Astronauts bring moon rocks back to their children, kindergarten teachers get hugs, and Broadway stars get showered with flowers. And while those may all be valuable perks, each group may feel a slight envy for MBAs in finance, who enjoy the best perk of all — expertise in planning for their own financial future and retirement.

Students in the Texas A&M University-Corpus Christi Online Master of Business Administration with a Concentration in Finance study finance extensively. In addition to a core business curriculum, the program offers Multinational Finance, Investment & Portfolio Theory, and Financial Markets & Institutions courses. Perhaps the most valuable finance concentration course, Personal Financial Planning offers long-term professional and personal benefits.

Over the course of seven weeks, students learn about the financial planning process including the following:

  • Cash, debt and savings management.
  • Housing decisions.
  • Insurance and risk management.
  • Investment alternatives.
  • Retirement and estate planning.

Here is a brief preview of the broad areas covered in the Personal Financial Planning course, and why each is so vital in making informed decisions for your family, as well as your clients.

Cash, Debt and Savings Management

You just received a $5,000 holiday bonus check. Should you put it in your IRA, pay down credit card debt or stash it in an emergency fund? Or should you proportion the money according to your priorities? If the interest you pay on your debt is higher than the interest you would earn on your investments after taxes, you lose money by investing. Of course, you have no idea what the market will do this coming year, so how can you make an informed decision? Many people never learn, but this course teaches you how to make consistently informed decisions.

Housing Decisions

Common wisdom until recently was to buy a house as soon as you could afford one. Why pay down a landlord’s mortgage when you could pay down your own? That conventional thinking was challenged in the recent housing bust, during which thousands of people lost their homes and filed for bankruptcy. The factors that determine when to buy a home, when to upgrade to a bigger home, where to buy, how much to put down, and how much to mortgage are complex. Investment properties require an even more sophisticated calculus. It pays to get educated on housing investment decisions, and this course provides a great foundation.

Insurance and Risk Management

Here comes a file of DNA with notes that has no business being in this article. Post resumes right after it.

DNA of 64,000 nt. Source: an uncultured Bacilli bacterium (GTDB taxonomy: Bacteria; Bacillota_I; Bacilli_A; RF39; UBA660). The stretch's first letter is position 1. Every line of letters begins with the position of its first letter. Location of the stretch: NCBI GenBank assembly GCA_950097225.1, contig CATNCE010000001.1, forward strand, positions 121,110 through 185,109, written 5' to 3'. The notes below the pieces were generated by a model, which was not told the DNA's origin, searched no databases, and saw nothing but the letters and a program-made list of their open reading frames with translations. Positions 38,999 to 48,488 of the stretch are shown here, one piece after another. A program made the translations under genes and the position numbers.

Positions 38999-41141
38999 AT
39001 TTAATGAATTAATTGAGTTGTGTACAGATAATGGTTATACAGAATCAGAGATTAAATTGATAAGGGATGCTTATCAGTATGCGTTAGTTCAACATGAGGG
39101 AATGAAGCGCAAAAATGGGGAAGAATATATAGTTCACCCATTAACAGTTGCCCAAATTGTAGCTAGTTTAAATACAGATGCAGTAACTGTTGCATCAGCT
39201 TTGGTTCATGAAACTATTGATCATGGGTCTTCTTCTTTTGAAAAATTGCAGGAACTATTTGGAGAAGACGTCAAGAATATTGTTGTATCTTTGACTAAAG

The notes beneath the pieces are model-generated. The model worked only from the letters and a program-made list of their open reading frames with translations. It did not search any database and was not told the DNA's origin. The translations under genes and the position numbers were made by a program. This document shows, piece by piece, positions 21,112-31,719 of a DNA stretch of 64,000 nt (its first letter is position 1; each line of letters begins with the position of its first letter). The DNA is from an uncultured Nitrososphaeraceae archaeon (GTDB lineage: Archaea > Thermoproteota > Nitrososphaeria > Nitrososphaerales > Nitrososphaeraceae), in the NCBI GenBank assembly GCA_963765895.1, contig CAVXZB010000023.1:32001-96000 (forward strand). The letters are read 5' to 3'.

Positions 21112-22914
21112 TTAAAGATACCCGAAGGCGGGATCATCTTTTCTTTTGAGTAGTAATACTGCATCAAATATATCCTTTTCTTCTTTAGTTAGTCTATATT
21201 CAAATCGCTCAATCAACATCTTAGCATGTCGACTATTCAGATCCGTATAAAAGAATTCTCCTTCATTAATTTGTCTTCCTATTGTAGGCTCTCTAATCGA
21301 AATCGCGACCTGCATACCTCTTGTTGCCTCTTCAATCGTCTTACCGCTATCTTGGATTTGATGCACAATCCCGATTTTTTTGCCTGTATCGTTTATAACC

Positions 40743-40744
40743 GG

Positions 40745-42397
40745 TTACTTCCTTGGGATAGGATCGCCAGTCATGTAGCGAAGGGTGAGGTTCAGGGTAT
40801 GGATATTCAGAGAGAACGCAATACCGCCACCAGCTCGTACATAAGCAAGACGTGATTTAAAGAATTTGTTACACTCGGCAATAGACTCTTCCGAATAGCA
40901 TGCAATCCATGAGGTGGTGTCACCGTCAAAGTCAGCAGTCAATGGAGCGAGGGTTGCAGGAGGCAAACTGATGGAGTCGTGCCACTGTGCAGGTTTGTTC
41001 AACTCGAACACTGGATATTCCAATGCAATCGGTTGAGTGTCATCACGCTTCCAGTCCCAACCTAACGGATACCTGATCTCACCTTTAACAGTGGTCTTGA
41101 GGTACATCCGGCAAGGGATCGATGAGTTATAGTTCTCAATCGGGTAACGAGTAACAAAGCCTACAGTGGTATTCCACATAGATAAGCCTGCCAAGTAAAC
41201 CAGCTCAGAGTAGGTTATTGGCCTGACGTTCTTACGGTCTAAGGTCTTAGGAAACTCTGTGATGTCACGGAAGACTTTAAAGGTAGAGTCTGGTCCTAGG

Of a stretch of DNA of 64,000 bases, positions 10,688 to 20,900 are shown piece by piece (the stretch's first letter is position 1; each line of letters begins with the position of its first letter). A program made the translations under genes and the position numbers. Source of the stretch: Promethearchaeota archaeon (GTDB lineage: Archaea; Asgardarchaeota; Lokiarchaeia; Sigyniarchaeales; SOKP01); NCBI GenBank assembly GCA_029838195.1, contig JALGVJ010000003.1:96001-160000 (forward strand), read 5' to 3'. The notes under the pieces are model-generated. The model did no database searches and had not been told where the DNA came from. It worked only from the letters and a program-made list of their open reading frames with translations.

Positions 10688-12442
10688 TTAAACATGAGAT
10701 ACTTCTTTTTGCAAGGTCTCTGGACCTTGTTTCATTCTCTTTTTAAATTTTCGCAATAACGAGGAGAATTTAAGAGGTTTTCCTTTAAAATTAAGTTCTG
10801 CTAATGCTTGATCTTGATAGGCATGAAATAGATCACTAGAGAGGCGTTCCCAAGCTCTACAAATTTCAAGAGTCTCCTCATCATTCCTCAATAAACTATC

Life insurance, car insurance, homeowners insurance and health insurance are all useful tools to manage risk and protect against loss. As with most personal financial decisions, the devil is in the details. In healthcare, should you pay higher premiums and a lower deductible, or the reverse? In life insurance, do you need a term or whole plan? How much liability insurance do you need on your car if you have a small business? Combine the wrong decision with an unfortunate event and you could undo every other financial move you make.

Investments and Alternatives

What should your asset allocation mix be among stocks, bonds and cash? Among stocks, you have to consider diversifying among large, mid and small caps, as well as value and growth stocks, and dividend and non-dividend producing equities. You can hold them all in mutual funds for active management or exchange traded funds (ETFs) to lower management expenses. With bonds, you can invest in corporate bonds and government bonds. What makes the yield higher on some than on others? Should you hold alternative investments like rare coins, art or real estate? When you understand how these choices work together to maximize returns while minimizing risks, you can make more confident choices — and not panic during inevitable downturns.


What is more valuable — a dollar earned or a dollar saved? A dollar saved is up to 40 percent more valuable because it is not taxed. Tax considerations influence so many of life’s most important decisions including those concerning marriage, children, income taxes, charitable donations, investments and purchases that you can deduct. Many people — if not the majority of Americans — do not understand taxation and cannot make strategic tax planning decisions. The long-term result is a steady drip, or even a continuous leak in savings, which compounds over time.

Retirement and Estate Planning

If you have retirement accounts, you need to plan for disbursements from those accounts over time. Do you draw down aggressively and risk outliving your funds or do you take just enough to get by and leave what is left over to your heirs? If you own anything of value at all, you have an estate. You also have an estate plan, whether you design one of your own or the state determines what to do with your assets when you pass on. Of course, you want to understand wills, trusts, and the estate tax system in order to avoid that scenario. The course provides a strong introduction to these concepts.

The information in the Personal Financial Planning course provides a lifelong foundation of knowledge that can enable you to meet your objectives and enjoy a happy retirement. Whether you want to pay down student loans, save for your child’s education, finance a fixer-upper, purchase a portfolio of insurance plans, or invest in real estate for an early retirement, the Personal Financial Planning course builds the knowledge you need to make confident decisions.

Learn more about the TAMU-CC online MBA in Finance program.


Bankrate: Should You Pay Debt Before Saving?

Bankrate: The Basics of Estate Planning

Tax Foundation: 2017 Tax Brackets

Forbes: Should You Buy a House or Rent? The Economics of Homeownership

Forbes: Improving Insurance Decision Making